In Kurek v. Commissioner, T.C. Memo 2013-64, the U.S. Tax Court held that a general contractor should have treated construction workers on his projects as employees rather than independent contractors. During the tax year at issue, Mieczyslaw Kurek hired approximately 30 workers to assist him on various home renovation projects. None of the workers worked full time for Mr. Kurek, and he paid them on a project-by-project basis. He paid each worker a flat fee based on the work completed for a particular job. The workers, in turn, set their own hours and work schedules. Mr. Kurek supervised the workers’ progress on a project and made frequent visits to the worksite. The construction workers worked with other construction groups, not just with Mr. Kurek.
Additionally, the workers brought their own sets of small tools to the worksites. Mr. Kurek did not reimburse the workers for their tools. Mr. Kurek did, however, buy or rent all of the larger tools, which he would leave at the worksites. Mr. Kurek purchased materials needed for the projects, and the homeowners would reimburse him. Occasionally, workers purchased lightweight materials as needed during the project, and Mr. Kurek would reimburse them.
Mr. Kurek did not sign independent contractor agreements with the workers. He did not carry unemployment insurance or workers’ compensation insurance for the workers, nor did he offer the workers any employee benefits. Most importantly, Mr. Kurek did not issue IRS Form 1099-MISC or Forms W-2 to any of the workers for the periods at issue. After an employment tax audit, the Internal Revenue Service (IRS) determined that the workers were Mr. Kurek’s employees and that he should have paid Federal Insurance Contributions Act (FICA) and Federal Unemployment Tax Act (FUTA) taxes, as well as income tax withholdings on the workers’ wages. Mr. Kurek appealed the IRS’s finding to the U.S. Tax Court.
The Court looked to well established principles of common law for guidance:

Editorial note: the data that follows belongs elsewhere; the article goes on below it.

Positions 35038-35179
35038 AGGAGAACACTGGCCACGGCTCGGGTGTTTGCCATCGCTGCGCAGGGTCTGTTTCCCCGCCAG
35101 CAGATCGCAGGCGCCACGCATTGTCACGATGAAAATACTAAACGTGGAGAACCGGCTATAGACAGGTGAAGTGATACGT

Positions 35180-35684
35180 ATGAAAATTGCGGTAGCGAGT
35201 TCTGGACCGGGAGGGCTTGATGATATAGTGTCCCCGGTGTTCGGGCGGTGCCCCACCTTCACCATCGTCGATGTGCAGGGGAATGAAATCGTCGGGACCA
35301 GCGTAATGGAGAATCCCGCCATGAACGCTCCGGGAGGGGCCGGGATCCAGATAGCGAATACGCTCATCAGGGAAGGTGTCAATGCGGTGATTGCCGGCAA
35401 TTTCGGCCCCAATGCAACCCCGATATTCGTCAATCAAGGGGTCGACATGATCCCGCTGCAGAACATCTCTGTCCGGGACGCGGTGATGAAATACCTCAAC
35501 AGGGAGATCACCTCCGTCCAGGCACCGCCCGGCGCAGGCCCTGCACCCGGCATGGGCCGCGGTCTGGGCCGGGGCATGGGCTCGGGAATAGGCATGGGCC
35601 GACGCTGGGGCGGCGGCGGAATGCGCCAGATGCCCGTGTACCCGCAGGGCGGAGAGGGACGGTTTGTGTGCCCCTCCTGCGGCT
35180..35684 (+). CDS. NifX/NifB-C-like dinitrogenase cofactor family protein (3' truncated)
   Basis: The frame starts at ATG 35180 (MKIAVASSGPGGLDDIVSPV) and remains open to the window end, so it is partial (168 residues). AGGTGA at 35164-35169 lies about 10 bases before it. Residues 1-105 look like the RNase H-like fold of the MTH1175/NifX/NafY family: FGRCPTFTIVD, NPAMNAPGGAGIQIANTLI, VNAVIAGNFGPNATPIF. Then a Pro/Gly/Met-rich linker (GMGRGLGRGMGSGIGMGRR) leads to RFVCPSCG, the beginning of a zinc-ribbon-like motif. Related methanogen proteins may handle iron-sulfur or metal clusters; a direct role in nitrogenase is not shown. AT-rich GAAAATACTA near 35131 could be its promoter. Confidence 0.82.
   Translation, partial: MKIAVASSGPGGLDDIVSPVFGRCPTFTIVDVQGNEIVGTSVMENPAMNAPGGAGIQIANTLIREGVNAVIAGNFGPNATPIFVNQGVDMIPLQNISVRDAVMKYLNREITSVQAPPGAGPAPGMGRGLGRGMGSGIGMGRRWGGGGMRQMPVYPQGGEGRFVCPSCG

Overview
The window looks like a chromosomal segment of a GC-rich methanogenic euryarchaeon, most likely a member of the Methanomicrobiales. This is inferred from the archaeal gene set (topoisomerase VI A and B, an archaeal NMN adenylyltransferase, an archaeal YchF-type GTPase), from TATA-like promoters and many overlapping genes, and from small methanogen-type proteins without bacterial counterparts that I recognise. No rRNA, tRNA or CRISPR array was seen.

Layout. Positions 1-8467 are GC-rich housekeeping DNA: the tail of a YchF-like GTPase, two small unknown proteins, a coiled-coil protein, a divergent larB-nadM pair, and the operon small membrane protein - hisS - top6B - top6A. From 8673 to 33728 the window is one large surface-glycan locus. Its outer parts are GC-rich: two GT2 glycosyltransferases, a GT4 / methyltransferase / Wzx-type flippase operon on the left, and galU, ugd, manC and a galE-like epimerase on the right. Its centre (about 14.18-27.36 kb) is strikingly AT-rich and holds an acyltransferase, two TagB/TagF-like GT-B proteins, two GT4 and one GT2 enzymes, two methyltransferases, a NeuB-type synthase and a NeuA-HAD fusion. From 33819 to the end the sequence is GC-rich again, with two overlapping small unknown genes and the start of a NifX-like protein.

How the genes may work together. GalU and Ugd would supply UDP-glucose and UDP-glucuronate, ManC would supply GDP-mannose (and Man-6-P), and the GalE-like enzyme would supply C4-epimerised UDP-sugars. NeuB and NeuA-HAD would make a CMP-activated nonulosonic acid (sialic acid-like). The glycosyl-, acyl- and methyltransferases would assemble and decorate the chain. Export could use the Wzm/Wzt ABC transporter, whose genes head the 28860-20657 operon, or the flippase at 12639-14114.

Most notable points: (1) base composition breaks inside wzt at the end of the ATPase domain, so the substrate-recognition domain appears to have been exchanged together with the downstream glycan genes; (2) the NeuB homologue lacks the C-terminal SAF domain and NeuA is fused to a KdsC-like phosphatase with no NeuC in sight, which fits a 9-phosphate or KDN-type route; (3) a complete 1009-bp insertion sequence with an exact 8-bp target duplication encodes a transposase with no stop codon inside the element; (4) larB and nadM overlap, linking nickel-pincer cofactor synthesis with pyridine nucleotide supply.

The right of the principal to exercise control over the agent, whether or not the principal in fact does so, is the “crucial test” for the existence of an employer-employee relationship. Weber v. Commissioner, 103 T.C. at 387; Atl. Coast Masonry, Inc. v. Commissioner, T.C. Memo. 2012-233, at *15. Under the common law, an employer-employee relationship exists when the principal has the right to control and direct the service provider regarding the result and how the result is accomplished. Secs. 31.3121(d)-1(c)(2), 31.3306(i)-1(b), 31.3401(c)-1(b) Employment Tax Regs. The principal need not actually direct or control the manner in which the services are performed; the principal need only have the right to do so. See Weber v. Commissioner, 103 T.C. at 388; Twin Rivers Farm, Inc. v. Commissioner, T.C. Memo. 2012-184, slip op. at 7. Similarly, the principal need not set the worker’s hours or supervise every detail of the work environment to control the worker. Ewens & Miller, Inc. v. Commissioner, 117 T.C. at 270 (citing Gen. Inv. Corp. v. United States, 823 F.2d 337, 342 (9th Cir. 1987)). Workers who set their own hours are not necessarily independent contractors. Id.
Despite the presence of several factors in favor of independent contractor status, the Court found that the workers should be classified as Mr. Kurek’s employees because Mr. Kurek failed to prove that he did not have the right to control the workers. Although the workers set their own hours and provided their own tools, Mr. Kurek set deadlines and monitored their work, and regularly visited the worksite. The Court found that Mr. Kurek: (1) had the ultimate authority in instructing the workers as to their job responsibilities, (2) had the right to approve the quality of their work, and (3) paid them weekly rather than at the end of the project. Moreover, only Mr. Kurek communicated with the homeowners, and he alone was responsible for the project’s success.
Additionally, the Court considered whether Mr. Kurek was entitled to relief under Section 530 of the Revenue Act of 1978, which provides relief if the principal satisfies the following requirements: (1) the principal has not treated the worker as an employee for any period; (2) the principal has consistently treated the worker as not being an employee on all tax returns for periods after December 31, 1978; and (3) the principal had a reasonable basis for not treating the worker as an employee. The principal must satisfy all three requirements to qualify for relief under section.
Ultimately the Court held that Mr. Kurek did not qualify for relief under Section 530 because he did not file Forms 1099 for any of the workers, which is a required element of the statutory safe harbor.